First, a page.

Glencoe (Mosquito Gulch) (No. 280 California Historical Landmark)
California Historical Landmarks Program
Historical Landmarks are sites, buildings, features, or events that are of statewide significance and have anthropological, cultural, military, political, architectural, economic, scientific or technical, religious, experimental, or other value. Historical Landmarks are eligible for registration if they meet at least one of the following criteria:
1) Is the first, last, only, or most significant of its type in the state or within a large geographic region
2) Is associated with an individual or group having a profound influence on the history of California
3) Is a prototype of, or an outstanding example of, a period, style, architectural movement or construction or is one of the more notable works or the best surviving work in a region of a pioneer architect, designer or master builder
California’s Landmark Program began in the late 1800s with the formation of the Landmarks Club and the California Historical Landmarks League. In 1931, the program became official when legislation charged the Department of Natural Resources—and later the California State Chamber of Commerce—with registering and marking buildings of historical interest or landmarks.
In 1948, Governor Earl Warren created the California Historical Landmarks Advisory Committee to increase the integrity and credibility of the program. Finally, this committee was changed to the California Historical Resources Commission in 1974. Information about registered landmarks numbered 770 onward is kept in the California Register of Historical Resources authoritative guide. Landmarks numbered 669 and below were registered prior to establishing specific standards, and may be added to the California Register when criteria for evaluating the properties are adopted.
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Glencoe, formerly called Mosquito Gulch, was a mining town located 10 miles northeast of Mokelumne Hill. The business portion of the town was on the north side of Mosquito Gulch, but not one of the old buildings remains.
The first mines here were worked by Mexicans in the early 1850s. Though some placer mining was done here, quartz mining was the main focus of mining efforts. The Good Hope Mine, formerly worked by Mexicans using arrastres, constructed an 18-stamp mill in 1873. The mill produced customer work for the Glencoe mines. Other mines in Glencoe were the Sierra King, Sierra Queen, Oriental, Monte Cristo, Blue Jay, Mexican, San Bruno, Blue Bell, and several others. In 1899, Glencoe was still a trading center for quartz and drift mines in the area. The post office here was named Mosquito Gulch from 1873-1878, when the name was changed to Glencoe after a historic town in Scotland, though both names were often used to describe the area.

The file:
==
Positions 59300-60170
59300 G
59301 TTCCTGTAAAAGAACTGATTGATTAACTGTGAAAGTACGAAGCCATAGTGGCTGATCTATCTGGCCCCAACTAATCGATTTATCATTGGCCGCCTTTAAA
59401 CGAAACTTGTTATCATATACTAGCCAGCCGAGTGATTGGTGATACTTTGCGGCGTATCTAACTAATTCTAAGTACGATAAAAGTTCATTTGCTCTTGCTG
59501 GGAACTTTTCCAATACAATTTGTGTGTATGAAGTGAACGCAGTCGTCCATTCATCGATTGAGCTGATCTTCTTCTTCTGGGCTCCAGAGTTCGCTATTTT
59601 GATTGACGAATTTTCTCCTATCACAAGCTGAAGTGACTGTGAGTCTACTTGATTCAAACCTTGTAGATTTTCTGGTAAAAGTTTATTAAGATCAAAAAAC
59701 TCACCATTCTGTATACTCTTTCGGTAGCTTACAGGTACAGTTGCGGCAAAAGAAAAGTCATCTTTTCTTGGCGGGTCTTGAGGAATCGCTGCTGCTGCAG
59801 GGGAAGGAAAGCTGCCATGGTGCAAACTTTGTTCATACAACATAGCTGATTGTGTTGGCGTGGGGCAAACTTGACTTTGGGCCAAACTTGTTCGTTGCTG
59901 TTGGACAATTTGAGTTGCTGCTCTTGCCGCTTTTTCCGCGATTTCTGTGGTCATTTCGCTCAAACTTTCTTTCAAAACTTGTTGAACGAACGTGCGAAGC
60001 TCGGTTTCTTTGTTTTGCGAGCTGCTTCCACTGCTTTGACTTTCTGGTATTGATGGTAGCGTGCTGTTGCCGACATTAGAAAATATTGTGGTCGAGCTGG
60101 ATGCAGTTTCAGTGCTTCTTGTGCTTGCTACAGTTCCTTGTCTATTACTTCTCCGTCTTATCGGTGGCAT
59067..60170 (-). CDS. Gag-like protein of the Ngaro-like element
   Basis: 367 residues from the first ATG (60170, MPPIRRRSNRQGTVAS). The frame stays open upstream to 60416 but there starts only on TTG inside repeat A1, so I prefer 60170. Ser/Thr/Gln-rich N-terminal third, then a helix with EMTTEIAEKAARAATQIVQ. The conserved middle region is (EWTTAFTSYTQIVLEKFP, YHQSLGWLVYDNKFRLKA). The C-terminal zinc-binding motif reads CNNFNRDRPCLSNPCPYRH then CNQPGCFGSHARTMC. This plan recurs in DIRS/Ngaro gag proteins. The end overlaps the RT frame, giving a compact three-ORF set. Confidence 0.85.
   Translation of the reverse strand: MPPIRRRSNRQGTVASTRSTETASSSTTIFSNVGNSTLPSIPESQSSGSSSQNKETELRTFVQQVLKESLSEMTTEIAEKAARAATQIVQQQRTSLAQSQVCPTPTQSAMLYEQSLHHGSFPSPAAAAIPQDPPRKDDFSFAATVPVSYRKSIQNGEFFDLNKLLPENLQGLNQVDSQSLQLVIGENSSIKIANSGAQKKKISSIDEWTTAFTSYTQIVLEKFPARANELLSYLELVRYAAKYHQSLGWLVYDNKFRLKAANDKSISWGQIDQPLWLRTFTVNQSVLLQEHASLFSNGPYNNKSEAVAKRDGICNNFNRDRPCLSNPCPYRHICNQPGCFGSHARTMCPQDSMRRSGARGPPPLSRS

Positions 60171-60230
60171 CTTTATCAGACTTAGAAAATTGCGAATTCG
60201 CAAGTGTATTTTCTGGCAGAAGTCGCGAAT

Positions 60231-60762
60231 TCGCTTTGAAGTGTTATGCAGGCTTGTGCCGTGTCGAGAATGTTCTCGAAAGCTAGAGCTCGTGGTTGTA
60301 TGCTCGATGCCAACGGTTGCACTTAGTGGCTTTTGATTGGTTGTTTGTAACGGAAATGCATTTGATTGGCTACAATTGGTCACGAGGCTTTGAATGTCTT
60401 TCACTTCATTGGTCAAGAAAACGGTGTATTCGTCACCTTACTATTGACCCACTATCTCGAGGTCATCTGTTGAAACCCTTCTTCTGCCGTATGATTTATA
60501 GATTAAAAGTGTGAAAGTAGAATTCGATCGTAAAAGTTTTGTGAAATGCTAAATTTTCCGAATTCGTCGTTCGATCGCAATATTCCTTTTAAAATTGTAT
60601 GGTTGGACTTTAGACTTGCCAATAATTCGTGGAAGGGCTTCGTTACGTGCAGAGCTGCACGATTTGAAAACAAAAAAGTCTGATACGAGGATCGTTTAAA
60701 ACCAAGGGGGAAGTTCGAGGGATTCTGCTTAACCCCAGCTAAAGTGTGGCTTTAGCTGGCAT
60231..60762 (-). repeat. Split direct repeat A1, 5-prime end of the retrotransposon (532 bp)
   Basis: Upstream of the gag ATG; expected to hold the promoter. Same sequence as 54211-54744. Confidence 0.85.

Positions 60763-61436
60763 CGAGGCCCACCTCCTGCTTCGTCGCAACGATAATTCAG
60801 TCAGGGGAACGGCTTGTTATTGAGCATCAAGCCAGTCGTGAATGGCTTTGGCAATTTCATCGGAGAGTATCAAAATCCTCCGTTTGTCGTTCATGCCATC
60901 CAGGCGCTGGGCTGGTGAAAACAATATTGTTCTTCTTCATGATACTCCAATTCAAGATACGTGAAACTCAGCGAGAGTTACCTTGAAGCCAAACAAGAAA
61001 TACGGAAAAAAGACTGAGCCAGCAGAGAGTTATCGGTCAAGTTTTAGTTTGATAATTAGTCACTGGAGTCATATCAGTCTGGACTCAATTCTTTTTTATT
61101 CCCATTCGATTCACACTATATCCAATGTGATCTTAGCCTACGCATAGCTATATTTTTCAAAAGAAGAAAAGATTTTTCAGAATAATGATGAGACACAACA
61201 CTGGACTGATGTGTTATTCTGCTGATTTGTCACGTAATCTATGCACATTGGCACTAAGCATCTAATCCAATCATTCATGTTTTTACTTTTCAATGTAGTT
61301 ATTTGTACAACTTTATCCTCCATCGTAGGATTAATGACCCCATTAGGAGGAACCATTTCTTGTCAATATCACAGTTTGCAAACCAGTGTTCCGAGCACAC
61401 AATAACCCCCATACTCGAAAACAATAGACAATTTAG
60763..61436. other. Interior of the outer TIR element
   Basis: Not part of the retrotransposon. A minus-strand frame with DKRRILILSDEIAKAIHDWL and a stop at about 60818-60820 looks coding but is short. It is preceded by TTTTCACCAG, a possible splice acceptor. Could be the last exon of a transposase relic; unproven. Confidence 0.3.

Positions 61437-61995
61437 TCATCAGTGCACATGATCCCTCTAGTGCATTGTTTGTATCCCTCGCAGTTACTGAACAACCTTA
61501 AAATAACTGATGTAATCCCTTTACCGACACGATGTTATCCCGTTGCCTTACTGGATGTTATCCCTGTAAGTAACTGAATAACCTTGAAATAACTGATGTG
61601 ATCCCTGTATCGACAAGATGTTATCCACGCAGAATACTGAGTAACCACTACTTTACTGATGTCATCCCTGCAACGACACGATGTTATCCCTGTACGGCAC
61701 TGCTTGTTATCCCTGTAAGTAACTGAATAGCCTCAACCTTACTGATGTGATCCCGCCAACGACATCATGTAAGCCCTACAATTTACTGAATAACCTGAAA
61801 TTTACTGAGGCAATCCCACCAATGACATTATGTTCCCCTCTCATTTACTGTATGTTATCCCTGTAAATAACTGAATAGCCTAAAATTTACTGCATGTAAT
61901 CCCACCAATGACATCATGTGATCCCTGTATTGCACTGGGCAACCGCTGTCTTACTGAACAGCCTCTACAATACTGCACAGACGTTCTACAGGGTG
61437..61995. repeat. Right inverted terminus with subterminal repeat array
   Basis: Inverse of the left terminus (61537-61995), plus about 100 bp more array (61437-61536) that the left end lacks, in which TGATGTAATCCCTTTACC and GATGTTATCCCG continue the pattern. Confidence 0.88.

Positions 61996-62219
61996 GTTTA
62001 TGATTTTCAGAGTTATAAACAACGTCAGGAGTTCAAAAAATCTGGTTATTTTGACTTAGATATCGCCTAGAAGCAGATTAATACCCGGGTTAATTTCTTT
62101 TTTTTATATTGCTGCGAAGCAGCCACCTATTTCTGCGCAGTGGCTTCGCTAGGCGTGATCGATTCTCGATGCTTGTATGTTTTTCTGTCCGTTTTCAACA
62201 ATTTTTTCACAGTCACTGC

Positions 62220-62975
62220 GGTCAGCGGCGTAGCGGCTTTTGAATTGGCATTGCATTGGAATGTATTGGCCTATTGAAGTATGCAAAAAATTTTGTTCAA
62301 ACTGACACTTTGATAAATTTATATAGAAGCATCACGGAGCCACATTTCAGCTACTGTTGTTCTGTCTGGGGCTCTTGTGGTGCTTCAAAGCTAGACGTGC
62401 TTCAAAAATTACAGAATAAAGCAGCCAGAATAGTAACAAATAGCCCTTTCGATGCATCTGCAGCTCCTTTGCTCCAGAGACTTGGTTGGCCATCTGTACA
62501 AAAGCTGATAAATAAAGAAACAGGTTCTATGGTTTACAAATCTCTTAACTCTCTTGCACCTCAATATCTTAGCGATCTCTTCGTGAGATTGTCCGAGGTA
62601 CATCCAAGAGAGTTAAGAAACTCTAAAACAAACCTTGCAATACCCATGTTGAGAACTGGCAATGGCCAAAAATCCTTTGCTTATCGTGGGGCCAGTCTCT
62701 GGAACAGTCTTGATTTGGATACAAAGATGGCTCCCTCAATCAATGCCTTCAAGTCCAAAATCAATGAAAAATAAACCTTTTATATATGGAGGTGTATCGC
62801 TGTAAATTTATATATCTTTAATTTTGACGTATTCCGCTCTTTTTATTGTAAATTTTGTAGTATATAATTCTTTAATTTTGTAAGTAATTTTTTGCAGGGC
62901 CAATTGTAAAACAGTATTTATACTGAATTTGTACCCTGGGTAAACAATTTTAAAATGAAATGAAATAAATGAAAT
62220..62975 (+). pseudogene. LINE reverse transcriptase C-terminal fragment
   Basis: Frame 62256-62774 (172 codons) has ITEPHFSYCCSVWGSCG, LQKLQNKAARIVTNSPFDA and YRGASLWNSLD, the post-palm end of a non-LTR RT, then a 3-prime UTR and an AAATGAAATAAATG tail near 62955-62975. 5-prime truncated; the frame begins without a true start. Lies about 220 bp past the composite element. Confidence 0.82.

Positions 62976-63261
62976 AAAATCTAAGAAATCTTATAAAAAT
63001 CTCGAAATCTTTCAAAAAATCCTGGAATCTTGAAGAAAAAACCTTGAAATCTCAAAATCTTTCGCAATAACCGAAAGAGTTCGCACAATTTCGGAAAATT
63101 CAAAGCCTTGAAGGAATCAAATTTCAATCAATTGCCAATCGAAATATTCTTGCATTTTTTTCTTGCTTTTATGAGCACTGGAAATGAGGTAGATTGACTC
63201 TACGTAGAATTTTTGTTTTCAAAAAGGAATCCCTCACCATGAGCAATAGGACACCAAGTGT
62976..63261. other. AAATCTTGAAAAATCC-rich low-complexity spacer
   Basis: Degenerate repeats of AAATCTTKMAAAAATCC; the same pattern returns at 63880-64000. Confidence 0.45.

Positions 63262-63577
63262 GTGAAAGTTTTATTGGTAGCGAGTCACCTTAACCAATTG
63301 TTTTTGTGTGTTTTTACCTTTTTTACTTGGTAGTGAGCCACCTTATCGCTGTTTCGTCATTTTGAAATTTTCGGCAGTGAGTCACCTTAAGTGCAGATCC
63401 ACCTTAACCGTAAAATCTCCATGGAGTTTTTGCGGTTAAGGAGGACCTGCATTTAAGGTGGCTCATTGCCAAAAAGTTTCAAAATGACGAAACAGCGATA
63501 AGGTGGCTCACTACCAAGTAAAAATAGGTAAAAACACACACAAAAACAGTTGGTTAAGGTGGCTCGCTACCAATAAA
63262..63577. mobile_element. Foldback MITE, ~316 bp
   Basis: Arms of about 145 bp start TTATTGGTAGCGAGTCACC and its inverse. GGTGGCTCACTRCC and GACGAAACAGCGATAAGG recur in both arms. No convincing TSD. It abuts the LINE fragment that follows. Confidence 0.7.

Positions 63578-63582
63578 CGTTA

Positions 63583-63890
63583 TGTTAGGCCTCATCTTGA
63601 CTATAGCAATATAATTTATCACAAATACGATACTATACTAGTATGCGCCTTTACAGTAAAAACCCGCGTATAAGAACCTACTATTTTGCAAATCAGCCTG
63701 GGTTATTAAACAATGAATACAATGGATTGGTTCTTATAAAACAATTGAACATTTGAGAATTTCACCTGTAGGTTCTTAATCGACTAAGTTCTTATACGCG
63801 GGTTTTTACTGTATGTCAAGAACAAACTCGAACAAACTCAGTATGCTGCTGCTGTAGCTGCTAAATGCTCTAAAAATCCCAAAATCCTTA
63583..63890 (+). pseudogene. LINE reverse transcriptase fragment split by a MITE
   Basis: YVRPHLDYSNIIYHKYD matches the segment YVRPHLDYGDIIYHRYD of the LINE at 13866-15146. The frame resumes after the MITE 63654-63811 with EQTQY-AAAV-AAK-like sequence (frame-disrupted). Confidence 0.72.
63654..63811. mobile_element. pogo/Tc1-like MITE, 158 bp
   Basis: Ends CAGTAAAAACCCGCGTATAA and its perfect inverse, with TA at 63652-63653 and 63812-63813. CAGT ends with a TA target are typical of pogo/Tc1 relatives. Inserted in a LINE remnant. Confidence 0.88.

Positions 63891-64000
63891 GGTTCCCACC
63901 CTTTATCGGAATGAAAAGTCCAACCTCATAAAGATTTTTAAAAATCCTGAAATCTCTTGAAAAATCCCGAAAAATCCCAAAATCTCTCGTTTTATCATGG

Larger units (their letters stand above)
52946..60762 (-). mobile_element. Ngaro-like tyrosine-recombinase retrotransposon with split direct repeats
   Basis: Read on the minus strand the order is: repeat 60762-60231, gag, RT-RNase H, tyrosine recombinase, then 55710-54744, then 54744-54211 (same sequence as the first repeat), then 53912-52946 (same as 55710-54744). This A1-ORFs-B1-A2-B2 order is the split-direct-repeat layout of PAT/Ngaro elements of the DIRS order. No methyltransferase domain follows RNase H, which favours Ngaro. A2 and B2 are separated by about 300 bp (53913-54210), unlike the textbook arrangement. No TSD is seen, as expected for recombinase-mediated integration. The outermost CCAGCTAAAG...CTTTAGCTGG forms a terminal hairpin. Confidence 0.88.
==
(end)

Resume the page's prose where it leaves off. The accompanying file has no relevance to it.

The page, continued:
By the late 19th century, ranching and farming became the dominant industries. Lumbering became an important industry here during World War II.
Glencoe is located on State Highway 26, 7.2 miles south west of West Point.
Along with Mark Twain’s famous "The Celebrated Jumping Frog of Calaveras County" story that spun into an annual fair and Jumping Frog Jubilee, Calaveras County is rich with Gold Rush history and folklore. Remnants of the railroads and Hispanic culture add to the charm of the county located in the Sierra Nevada foothills. Calaveras Big Trees State Park, a preserve of Giant Sequoia trees, and the uncommon gold telluride mineral Calaverite was discovered in the county in 1861, and is named for it.
Calaveras is a Spanish word meaning "skull." The name was first given to the river because of the great quantities of human skulls found along the lower reaches of the river.
Calaveras County is famous for its lode and placer mines, and the largest gold nugget from the United States was taken from the Morgan Mine at Carson Hill in 1854, weighing 214 pounds. For many years it was the principal copper-producing county in California. Cement deposits from its vast limestone deposits has become one of the county's major industries in recent years.
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